When she arrived for her first year of studies at the University of Waterloo, Ebele Mogo (BSc ’09) was just 14 years old and already a top science student in her home country of Nigeria.
She settled into her residence in Village 1 as an international student, studying biomedical sciences with the goal of becoming a doctor. While quickly adjusting to her new life, Mogo also encountered challenges: the cold climate, missing loved ones and adjusting to a new culture and different academic testing approach. After searching the internet during reading week, she came across the field of global health and decided that after becoming a doctor, she would move into that field.
Mogo persevered and eventually thrived, including making it to the Deans’ List, but when she graduated she wasn’t accepted to any medical schools. “That was very painful for me because I had worked so hard. I felt like I had to go back to the drawing board.”
She soon found that global health gave her the opportunity to change health problems on a larger scale. Rather than continuing to pursue medicine she decided this pivot would give her the best chance of making the kind of impact she wanted to make.
Making an impact on health across Africa
In graduate school, Mogo noticed that discussions about African health focused almost exclusively on infectious diseases like HIV. Having grown up in Nigeria, Mogo understood the toll that hypertension, diabetes, cancer and other chronic diseases were having on the continent.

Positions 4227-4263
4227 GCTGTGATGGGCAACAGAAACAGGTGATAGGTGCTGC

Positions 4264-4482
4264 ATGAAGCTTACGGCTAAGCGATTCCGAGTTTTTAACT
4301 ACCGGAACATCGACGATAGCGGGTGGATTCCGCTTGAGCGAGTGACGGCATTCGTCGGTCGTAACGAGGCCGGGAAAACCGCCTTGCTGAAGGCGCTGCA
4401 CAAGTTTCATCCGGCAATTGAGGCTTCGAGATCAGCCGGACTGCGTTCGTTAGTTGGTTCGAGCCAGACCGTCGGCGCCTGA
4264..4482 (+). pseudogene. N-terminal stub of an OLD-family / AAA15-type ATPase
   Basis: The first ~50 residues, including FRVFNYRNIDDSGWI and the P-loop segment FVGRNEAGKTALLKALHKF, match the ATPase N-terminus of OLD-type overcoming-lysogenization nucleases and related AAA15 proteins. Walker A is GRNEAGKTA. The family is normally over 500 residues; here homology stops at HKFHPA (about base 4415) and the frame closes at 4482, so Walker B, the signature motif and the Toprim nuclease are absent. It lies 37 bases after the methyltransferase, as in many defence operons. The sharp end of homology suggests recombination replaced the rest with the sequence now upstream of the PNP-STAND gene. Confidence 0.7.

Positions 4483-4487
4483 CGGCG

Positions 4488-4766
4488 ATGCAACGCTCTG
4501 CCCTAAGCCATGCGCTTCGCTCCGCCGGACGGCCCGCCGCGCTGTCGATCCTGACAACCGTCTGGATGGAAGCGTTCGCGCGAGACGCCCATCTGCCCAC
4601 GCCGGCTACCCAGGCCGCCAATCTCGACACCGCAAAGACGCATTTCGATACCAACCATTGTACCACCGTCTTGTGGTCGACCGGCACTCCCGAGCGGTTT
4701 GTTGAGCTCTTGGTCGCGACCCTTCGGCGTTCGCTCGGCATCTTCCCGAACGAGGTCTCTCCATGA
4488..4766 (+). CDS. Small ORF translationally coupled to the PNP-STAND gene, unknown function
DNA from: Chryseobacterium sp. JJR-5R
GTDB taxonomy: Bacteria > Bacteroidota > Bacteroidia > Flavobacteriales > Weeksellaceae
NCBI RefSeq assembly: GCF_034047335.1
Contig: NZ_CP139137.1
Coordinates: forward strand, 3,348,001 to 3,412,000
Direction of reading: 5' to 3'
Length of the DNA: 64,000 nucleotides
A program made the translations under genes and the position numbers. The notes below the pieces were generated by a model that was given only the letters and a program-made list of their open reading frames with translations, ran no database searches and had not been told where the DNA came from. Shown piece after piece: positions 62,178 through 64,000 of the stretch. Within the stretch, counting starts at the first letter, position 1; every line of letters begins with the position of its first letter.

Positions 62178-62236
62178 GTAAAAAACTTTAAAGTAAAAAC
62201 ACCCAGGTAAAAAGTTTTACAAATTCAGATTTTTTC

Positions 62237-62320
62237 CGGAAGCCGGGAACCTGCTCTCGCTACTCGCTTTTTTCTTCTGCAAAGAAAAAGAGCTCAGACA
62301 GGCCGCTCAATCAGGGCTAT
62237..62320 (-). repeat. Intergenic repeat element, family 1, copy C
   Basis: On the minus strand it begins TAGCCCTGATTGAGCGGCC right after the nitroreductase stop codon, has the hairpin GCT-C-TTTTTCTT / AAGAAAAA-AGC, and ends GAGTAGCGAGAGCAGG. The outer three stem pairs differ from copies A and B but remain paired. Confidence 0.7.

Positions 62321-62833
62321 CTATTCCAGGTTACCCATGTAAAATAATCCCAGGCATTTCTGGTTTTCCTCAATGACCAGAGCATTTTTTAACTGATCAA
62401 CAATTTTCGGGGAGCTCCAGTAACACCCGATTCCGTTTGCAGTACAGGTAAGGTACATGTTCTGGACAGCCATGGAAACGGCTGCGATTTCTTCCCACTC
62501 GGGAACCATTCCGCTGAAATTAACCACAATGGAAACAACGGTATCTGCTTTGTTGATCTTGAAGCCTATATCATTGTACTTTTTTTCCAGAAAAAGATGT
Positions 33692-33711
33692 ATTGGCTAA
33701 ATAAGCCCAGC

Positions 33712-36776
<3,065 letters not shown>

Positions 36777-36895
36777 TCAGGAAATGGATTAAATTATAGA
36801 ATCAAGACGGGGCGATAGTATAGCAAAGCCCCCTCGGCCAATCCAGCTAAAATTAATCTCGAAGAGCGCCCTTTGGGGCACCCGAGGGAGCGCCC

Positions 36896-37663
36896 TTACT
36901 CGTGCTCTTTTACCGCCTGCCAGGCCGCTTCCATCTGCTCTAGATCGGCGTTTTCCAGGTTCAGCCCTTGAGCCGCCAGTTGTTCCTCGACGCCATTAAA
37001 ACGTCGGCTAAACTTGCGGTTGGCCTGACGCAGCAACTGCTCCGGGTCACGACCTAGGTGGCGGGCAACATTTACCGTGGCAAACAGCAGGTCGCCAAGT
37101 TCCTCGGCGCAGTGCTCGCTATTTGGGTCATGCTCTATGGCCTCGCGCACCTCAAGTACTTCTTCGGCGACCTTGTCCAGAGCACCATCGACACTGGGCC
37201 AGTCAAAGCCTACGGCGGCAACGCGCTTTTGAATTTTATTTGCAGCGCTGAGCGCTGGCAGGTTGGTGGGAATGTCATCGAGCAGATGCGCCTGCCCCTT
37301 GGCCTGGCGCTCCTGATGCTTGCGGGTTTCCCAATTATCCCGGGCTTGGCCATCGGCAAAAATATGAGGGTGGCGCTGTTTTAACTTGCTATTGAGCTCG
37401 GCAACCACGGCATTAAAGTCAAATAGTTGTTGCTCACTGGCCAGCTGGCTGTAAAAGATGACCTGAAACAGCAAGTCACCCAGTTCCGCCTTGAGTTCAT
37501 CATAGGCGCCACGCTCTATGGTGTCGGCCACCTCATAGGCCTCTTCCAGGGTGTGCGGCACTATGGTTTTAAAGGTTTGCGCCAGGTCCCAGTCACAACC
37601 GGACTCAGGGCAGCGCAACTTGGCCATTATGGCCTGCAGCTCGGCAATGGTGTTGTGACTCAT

Today Mogo is a public health researcher at University of Cambridge in the U.K., the president of her own firm ERIM Consulting, and co-founder of Engage Africa Foundation, a non-profit organization that fights non-communicable diseases in Africa, including heart disease and diabetes.
With so much volatility in the world right now, Mogo advises young people to examine their expectations and seek informational interviews with people who are doing the kind of work they would like to do.
“A lot of people who go to Waterloo are high achievers but they are going out into a world that is very different,” Mogo said. “It is not the world they had in mind when they set out.” Reflecting on her own path, Mogo also encourages students to be willing to iterate their way toward a career that aligns their values and lived experiences – including through failure.
Her passion for improving health through systemic, structural change has proven valuable in the current COVID-19 pandemic as people with underlying illnesses like diabetes are getting sicker and more likely to die. In an effort to stem the pandemic and save lives the Engage Africa Foundation has crowdsourced translations of COVID-19 health information, disseminating the material in 19 African languages.
Future-Ready Talent Framework
Biology Professor Roland Hall enlightened Ebele Mogo about ecological issues and offered Mogo her first on-campus job